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Journal of Bone and Joint Infection An open-access journal of the European Bone and Joint Infection Society and the MusculoSkeletal Infection Society
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Volume 3, issue 3
J. Bone Joint Infect., 3, 123–129, 2018
https://doi.org/10.7150/jbji.22192
© Author(s) 2018. This work is distributed under
the Creative Commons Attribution 4.0 License.
J. Bone Joint Infect., 3, 123–129, 2018
https://doi.org/10.7150/jbji.22192
© Author(s) 2018. This work is distributed under
the Creative Commons Attribution 4.0 License.

Original full-length article 11 Jun 2018

Original full-length article | 11 Jun 2018

Antibiotic resistance profiles of deep surgical site infections in hip hemiarthroplasty; comparing low dose single antibiotic versus high dose dual antibiotic impregnated cement

Ben Tyas1, Martin Marsh4, Tamsin Oswald3, Ramsay Refaie4, Catherine Molyneux5, and Mike Reed6 Ben Tyas et al.
  • 1Foundation Doctor, University Hospital North Durham, North Road, Durham, DH1 5TW, United Kingdom
  • 4Clinical Research Fellow, Northumbria Specialist Emergency Healthcare Centre, Northumbrian Road, Cramlington, NE23 6NZ, United Kingdom
  • 3Consultant Microbiologist, Northumbria Specialist Emergency Healthcare Centre, Northumbrian Road, Cramlington, NE23 6NZ, United Kingdom
  • 5Consultant Microbiologist, Royal Victoria Infirmary, Queen Victoria Road, NE1 4LP, United Kingdom
  • 6Consultant Trauma and Orthopaedic Surgeon, Northumbria Specialist Emergency Healthcare Centre, Northumbrian Road, Cramlington, NE23 6NZ, United Kingdom

Abstract. Objectives: The incidence of fractured neck of femur (FNOF) is increasing yearly. Many of these patients undergo hip hemiarthroplasty. High dose dual-antibiotic cement (HDDAC) has been shown to reduce rates of deep surgical site infection (SSI) when compared to the current standard low dose single-antibiotic cement (LDSAC) in a quasi-randomised controlled trial. Some concerns exist regarding the use of HDDAC and the development of antibiotic resistance. We reviewed cases of infection in LDSAC and HDDAC bone cement with regard to causative organism and resistance profile.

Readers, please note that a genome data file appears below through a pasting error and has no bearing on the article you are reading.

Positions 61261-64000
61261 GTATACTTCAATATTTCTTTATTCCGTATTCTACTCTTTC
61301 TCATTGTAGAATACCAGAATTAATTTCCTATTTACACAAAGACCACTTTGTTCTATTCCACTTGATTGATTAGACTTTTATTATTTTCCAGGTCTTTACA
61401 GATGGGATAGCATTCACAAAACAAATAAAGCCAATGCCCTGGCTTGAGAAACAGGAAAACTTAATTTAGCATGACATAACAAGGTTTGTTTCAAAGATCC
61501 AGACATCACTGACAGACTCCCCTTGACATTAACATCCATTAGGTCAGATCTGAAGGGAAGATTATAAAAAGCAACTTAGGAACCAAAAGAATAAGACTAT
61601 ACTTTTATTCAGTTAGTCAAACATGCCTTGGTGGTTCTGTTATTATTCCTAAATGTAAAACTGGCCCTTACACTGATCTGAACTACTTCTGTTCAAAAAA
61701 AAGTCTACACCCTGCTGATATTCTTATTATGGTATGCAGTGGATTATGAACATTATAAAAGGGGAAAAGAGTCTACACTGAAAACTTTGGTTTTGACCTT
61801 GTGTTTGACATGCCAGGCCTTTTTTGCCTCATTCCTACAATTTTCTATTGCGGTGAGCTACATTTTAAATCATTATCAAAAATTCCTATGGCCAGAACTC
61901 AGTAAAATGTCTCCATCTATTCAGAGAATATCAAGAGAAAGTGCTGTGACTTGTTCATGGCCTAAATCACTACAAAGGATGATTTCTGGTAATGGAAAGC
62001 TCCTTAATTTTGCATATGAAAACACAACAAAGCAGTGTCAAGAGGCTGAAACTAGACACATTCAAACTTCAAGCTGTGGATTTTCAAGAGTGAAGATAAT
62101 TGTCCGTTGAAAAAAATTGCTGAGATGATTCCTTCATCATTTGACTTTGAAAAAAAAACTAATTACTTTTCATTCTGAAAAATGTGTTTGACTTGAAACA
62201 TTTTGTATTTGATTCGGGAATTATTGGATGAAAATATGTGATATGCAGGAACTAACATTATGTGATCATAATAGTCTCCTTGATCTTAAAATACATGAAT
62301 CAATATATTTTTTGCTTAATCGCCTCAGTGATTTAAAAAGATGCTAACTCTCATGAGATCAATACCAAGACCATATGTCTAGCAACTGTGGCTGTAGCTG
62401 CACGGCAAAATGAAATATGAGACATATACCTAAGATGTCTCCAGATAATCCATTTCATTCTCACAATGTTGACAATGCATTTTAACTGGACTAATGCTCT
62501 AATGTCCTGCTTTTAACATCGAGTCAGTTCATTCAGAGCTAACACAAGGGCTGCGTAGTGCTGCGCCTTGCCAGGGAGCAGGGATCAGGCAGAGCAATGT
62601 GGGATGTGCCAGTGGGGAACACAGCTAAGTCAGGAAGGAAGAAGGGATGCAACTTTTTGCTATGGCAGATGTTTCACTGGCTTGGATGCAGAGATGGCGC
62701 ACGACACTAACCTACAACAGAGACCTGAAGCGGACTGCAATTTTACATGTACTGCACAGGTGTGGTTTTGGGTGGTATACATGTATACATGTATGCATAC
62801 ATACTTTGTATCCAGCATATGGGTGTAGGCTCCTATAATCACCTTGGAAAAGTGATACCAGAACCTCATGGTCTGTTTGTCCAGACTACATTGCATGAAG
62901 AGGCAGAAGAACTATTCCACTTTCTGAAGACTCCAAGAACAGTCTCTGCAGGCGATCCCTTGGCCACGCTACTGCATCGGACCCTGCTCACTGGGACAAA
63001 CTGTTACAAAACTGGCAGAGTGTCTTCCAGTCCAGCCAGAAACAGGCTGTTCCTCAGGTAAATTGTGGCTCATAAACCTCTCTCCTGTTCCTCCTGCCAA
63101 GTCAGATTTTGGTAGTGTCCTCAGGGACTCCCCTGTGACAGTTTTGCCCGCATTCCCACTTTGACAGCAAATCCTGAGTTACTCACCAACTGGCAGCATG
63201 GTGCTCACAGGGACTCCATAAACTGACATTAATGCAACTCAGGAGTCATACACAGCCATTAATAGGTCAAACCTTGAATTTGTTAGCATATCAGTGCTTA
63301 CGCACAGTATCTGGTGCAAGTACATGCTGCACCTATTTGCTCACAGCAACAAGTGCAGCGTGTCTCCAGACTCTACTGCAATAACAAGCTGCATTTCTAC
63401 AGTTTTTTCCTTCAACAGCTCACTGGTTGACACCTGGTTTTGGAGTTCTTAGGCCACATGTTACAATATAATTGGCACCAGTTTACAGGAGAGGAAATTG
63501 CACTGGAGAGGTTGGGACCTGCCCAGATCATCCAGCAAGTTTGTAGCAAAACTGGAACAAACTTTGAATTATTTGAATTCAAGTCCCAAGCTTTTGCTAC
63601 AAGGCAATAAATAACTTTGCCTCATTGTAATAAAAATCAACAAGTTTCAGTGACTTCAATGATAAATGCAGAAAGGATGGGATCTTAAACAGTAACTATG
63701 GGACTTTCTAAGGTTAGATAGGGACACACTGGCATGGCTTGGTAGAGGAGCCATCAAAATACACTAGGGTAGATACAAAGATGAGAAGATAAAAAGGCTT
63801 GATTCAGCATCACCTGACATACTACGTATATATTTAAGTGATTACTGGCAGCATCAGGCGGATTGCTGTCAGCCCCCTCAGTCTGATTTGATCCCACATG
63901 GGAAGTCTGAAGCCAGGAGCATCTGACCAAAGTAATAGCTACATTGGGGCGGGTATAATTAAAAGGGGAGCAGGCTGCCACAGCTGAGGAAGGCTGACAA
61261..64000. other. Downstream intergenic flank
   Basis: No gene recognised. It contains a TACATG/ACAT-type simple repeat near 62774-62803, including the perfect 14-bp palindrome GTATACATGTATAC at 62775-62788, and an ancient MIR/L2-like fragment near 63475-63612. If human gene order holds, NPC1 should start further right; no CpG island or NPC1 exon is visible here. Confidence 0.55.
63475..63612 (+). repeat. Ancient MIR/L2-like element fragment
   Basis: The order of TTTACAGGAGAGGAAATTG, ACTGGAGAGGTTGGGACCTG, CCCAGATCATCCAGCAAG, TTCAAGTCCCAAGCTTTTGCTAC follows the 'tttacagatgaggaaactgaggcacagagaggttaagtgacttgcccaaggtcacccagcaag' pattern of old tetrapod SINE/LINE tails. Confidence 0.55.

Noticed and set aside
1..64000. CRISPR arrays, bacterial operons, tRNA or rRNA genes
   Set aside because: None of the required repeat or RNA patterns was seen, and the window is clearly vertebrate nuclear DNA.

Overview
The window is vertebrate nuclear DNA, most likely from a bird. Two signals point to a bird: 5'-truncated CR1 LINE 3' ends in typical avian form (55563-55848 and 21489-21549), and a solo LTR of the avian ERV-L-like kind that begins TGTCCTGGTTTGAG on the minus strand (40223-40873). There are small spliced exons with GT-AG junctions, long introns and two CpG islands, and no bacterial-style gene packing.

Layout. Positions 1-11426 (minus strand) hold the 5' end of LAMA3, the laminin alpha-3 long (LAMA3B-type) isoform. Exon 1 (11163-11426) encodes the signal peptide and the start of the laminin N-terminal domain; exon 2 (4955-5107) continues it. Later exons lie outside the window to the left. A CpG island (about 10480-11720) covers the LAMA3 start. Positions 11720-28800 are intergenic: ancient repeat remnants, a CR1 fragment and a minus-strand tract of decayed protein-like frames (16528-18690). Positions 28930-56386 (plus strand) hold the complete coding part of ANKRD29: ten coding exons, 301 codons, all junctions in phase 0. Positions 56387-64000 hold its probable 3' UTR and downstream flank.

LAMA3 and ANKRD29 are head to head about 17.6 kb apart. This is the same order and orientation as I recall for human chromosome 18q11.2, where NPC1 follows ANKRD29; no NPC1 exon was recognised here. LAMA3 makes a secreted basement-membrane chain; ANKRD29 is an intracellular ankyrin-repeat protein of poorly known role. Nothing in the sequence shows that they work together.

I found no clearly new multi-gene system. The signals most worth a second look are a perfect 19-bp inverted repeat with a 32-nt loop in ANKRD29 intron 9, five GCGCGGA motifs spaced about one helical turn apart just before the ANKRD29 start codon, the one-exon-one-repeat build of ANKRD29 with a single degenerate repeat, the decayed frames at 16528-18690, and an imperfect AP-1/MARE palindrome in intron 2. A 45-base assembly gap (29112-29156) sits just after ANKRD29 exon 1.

Methods: A retrospective analysis was undertaken of all hemiarthroplasties within our trust from April 2008 to December 2014. We identified all patients in this time period who acquired a deep SSI. The infecting organisms and susceptibility patterns were collated for each cement.

Results: We identified 1941 hemiarthroplasties. There were 38 deep surgical site infections representing an infection rate of 3.4% in LDSAC patients and 1.2% in HDDAC patients. The majority of infections were polymicrobial. Staphylococcus epidermidis was the most commonly isolated organism. It accounted for a larger proportion of HDDAC than LDSAC infections (p<0.05). Infection with Corynebacterium species and S. aureus, including MRSA, was eradicated completely with the use of HDDAC. There was no significant change in the proportion of Gram negative and Gram positive infections between the two cements. In Gram positive organisms, there was no significant change in resistance to most antibiotics. Although fewer resistant infections overall, there were significant increases in the proportion of resistance to ciprofloxacin and clindamycin with HDDAC. We observed no resistance to daptomycin or linezolid in either cement and levels of resistance remained low to rifampicin and teicoplanin. In Gram negative organisms, no significant change in resistance was observed.

Conclusions: We observed a significantly lower infection rate with the use of HDDAC compared to LDSAC. Such was this reduced infection rate that there was a trend to a lower rate of resistance with the use of HDDAC. However, there were increases in the proportion of resistant cases, most notably to clindamycin and ciprofloxacin in Gram positive organisms, possibly reflecting the higher number of S. epidermidis in the HDDAC group. Whilst the differences in our study were not found to be statistically significant, it is reassuring for teams using HDDAC to prevent SSI in hip hemiarthroplasty.

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